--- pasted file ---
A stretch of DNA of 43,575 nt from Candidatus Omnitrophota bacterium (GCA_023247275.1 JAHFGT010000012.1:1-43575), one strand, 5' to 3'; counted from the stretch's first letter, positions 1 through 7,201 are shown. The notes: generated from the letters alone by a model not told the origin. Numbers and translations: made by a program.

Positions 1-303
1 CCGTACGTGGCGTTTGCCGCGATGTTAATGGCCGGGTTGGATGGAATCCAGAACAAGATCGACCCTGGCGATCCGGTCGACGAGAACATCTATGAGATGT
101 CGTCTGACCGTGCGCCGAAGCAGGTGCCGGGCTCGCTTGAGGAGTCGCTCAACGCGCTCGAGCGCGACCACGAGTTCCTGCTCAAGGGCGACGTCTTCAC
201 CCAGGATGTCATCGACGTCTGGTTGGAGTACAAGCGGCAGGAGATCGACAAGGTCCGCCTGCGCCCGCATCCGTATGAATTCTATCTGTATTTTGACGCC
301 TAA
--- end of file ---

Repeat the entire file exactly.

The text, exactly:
A stretch of DNA of 43,575 nt from Candidatus Omnitrophota bacterium (GCA_023247275.1 JAHFGT010000012.1:1-43575), one strand, 5' to 3'; counted from the stretch's first letter, positions 1 through 7,201 are shown. The notes: generated from the letters alone by a model not told the origin. Numbers and translations: made by a program.

Positions 1-303
1 CCGTACGTGGCGTTTGCCGCGATGTTAATGGCCGGGTTGGATGGAATCCAGAACAAGATCGACCCTGGCGATCCGGTCGACGAGAACATCTATGAGATGT
101 CGTCTGACCGTGCGCCGAAGCAGGTGCCGGGCTCGCTTGAGGAGTCGCTCAACGCGCTCGAGCGCGACCACGAGTTCCTGCTCAAGGGCGACGTCTTCAC
201 CCAGGATGTCATCGACGTCTGGTTGGAGTACAAGCGGCAGGAGATCGACAAGGTCCGCCTGCGCCCGCATCCGTATGAATTCTATCTGTATTTTGACGCC
301 TAA